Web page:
One Eye Monster Tales Blog Post 3

Coleman Smith

Irish literature about mythology is quite complex. The author of this book does a quite engoyable telling of each story portraying the gods. After the story he explains what the texts that have been recovered say and then makes inferences. A good example is: The Theft of Gaibhneann’s Cow and the Birth of Lugh. His telling basically states that Cian the sun god went to Gaibhneann’s forge to have a sword made. Gaibhneann agreed but only if Cian would watch his cow. At the end of the day when the sword is finished he returns to pick up the sword and as he walks inside Balar (god of drought) sneaks up and takes the cow. Cian chases Balar but Balar makes it to his castle across the water. So Cian asks Manannan to help him cross the water and he agrees except he demands half the plunder. Now to get to the cow he needs to get inside the keep where the Balars daughter is. But no man is allowed to enter so Cian dresses as a woman and goes in to then shack up with Eithne (the daughter) and she bears three children. Mad Balar throws Cian and the children and the cow out the window and Cian manages to save one child and the cow. Upon returning to Mananna he asks for his payment and Cian gives him the child and returns the cow.

However some original texts indicate the cow itself is Balars daughter…. Interesting. Along with that another says that the sun god Cian is apparently the divine cow herder entrusted with protecting the cow and should something happen to it he must make it right. Further along in the story Cian seeks help from Mananna yet original texts only assume that the sea god helped Cian because he is the natural enemy of Drought. So it is clear to see that major things in these stories are related like water and drought or earth and fire and that they oppose each other throughout the stories.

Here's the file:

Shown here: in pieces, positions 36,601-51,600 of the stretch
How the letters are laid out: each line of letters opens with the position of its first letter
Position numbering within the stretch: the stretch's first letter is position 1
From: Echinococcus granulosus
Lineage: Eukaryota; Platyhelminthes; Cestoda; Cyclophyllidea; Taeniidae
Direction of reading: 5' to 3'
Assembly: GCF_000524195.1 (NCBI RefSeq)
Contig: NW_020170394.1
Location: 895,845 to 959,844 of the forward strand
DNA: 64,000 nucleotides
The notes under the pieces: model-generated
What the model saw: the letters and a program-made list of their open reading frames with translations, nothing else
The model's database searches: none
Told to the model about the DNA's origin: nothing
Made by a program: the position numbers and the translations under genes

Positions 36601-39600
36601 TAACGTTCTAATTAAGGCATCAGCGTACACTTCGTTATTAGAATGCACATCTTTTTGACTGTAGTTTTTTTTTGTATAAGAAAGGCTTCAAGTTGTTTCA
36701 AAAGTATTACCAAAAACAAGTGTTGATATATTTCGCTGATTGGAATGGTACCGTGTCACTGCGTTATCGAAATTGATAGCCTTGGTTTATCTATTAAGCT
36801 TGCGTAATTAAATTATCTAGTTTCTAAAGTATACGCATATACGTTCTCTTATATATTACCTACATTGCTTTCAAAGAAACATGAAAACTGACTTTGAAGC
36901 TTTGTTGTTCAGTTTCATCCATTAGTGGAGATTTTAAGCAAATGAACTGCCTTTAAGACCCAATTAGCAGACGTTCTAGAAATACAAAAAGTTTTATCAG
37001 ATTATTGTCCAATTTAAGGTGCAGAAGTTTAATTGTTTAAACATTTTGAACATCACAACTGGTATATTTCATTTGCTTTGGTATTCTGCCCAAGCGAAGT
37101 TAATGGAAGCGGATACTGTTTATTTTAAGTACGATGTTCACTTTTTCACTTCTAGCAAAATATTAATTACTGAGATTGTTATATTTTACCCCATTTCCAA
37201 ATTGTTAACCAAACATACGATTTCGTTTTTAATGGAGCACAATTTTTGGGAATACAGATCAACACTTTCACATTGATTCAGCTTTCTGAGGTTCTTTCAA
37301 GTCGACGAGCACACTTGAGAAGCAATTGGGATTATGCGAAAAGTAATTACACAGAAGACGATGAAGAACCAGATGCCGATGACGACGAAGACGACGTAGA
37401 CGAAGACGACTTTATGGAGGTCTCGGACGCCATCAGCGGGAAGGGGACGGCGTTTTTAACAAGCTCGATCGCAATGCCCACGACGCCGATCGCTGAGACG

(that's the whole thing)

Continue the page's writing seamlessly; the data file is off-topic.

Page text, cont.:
My personal analysis may not lead to a correlation between the one eye monsters exactly except for the fact they are both bad. However if one knows the story about how Zeus came to power it is quite similar in its portrayal.

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2 thoughts on “One Eye Monster Tales Blog Post 3

  1. This is a good summary of the story. You do a good job of telling your reader what the story is about. You really start to get into analysis in the last two paragraphs. Why is that interesting to you? Pick it apart and tell your reader why it should be interesting to them too. Also, I would love to hear more about the relationship that you see between earth and fire, water and drought. Finally, I am curious to read more about how this connects with your larger project.

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  2. I like the details on Irish mythology – especially where you explain the role of the gods (like Balar being the god of drought) and linking how the major elemental forces oppose each other.
    I’m really intrigued by the bit about the cow itself is Balar’s daughter. Either he loved it like a daughter or there was some serious hanky-panky going on. What does that say about Balar’s wife? And what’s up with mythology and bestiality?
    The part about the sun-god Cian being the divine cow herder reminds me of the Greek mythology – I think it’s in the Odyssey – where the sacred herds of the sun-god Apollo are guarded by giant cyclops. For two nations that far apart, it’s neat how closely the stories parallel.

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